Category Short form 2022



Autor: Hrvatski radio

Prix Marulić 2022 - Short form

Prix Marulić 2022 - Short form

Foto: HRT / HRT

Preselected programs in Short Form category

1. Croatia/Croatian Radio and television - Croatian Radio

Original title: Liddy

Author: Milan Begović

Producer: Katja Šimunić

Director: Petar Vujačić

Sound Engineer: Srđan Nogić

Other key staff: Adriana Kramarić (music editor)

Actors: Siniša Popović, Frano Mašković and Petra Svrtan

Original language: Croatian

Length: 7'20''

Milan Begović (1876, Vrlika - 1948, Zagreb) is a Croatian modernist playwright and novelist, but also a poet, whom we present in this short audiodrama with one of his most famous poetic works of his young age, the love poem Liddy from the cycle Les Passagères (1911). The intertextual dialogue with literary loves (mentioning Goethe's Mignon, for example) and the cosmopolitan and nomadic worldview intertwine with the sensuality of physical touch and corporeal love.

2. Croatia/Croatian Radio and television - Croatian Radio

Original title: “Mala četrnaestogodišnja plesačica”

Author/Producer/Director: Katja Šimunić

Sound Engineer: Tomislav Šamec

Other key staff: Franka Meštrović (music editor)

Original language: Croatian

Length: 9' 25''

At the Sixth Impressionist Exhibition held in Paris in 1881, Edgar Degas presented the only sculpture that he would ever exhibit in public: Little Dancer Aged Fourteen (La petite danseuse de quatorze ans). A young ballet dancer named Marie van Goethem posed for what would be a wax figure dressed in a bodice, tutu and ballet slippers, with a satin ribbon in her real hair wig.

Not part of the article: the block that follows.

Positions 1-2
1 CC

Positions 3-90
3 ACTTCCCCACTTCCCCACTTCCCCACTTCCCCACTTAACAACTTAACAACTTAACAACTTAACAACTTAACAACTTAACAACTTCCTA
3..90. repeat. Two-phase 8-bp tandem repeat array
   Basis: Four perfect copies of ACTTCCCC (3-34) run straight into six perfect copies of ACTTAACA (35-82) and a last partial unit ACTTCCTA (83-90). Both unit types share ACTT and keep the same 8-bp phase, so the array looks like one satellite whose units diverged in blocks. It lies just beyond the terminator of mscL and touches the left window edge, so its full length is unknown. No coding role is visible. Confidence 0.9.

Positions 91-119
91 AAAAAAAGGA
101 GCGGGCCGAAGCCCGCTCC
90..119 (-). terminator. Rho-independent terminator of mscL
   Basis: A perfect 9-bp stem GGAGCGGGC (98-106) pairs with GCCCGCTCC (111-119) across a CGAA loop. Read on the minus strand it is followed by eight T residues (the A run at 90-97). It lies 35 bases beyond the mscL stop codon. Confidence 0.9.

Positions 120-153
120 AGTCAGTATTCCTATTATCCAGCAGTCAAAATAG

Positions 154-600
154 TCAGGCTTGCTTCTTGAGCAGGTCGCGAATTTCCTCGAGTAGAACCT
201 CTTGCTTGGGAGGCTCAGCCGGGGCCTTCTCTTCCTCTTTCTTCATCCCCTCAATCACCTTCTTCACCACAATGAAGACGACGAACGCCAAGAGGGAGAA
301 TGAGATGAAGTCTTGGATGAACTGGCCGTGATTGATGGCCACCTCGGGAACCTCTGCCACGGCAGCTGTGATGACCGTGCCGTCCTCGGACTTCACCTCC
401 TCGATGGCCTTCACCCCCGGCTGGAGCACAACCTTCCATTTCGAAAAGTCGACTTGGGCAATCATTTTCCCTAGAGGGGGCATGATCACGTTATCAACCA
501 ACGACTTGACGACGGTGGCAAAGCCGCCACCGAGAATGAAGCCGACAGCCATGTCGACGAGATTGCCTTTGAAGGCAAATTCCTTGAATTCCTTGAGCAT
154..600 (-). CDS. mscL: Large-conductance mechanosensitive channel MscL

Considered at the time as a highly controversial work, the Little Dancer Aged Fourteen is today praised as a groundbreaking work of art, well known through the 28 bronze casts produced from this unique original wax statuette, following the artist's death. The figure of Marie van Goethem exhibited in museums and galleries around the world has become one of the most beloved sculptures, but we have known little of the real girl born in Paris in 1865 who was briefly a member of the Ballet of Paris Opera and worked for two years as a model for some of Degas' works, notably for the Little Dancer Aged Fourteen.

3. Czech Republic/Czech Radio

Original title: Svět číslo 33

Author: Petr Hudský

Producer: Kateřina Rathouská

Director: Ondřej David

Sound Engineers: Dominik Budil, Ondřej Gášek

Original language: Czech

Length: 8'06''

World Number 33 was first published as a podcast on the Czech Radio portal as a Christmas present for listeners in December, 2020. This short sci-fi podcast explores the story of the star of Bethlehem, the three kings and the birth of Jesus - as it might have happened. In this version, ‘Captain’ and ‘Lieutenant’ are supernatural beings who travel around the universe on various missions… including one to Earth. A relatively routine operation for ‘Captain’ and ‘Lieutenant’ emerges a crucial event in the life of Earthlings.

4. Georgia/Georgian Public Broadcasting

Original title: Gvchirdeba Tu Ara Shekspiri

Author/Producer/Director: Zurab Kandelaki (Based on Sonnet 66 by William Shakespeare)

Sound Engineer: Bako Khvichia

Original language: Georgian

Length: 7'

Unfortunately, the question of this mini radio play - do we need Shakespeare or not, is still relevant today. We invited prominent Georgian theater and cinema actor Tengiz Archvadze at his 89, to read the sonnet. His interpretation of the text helped the realization of our idea.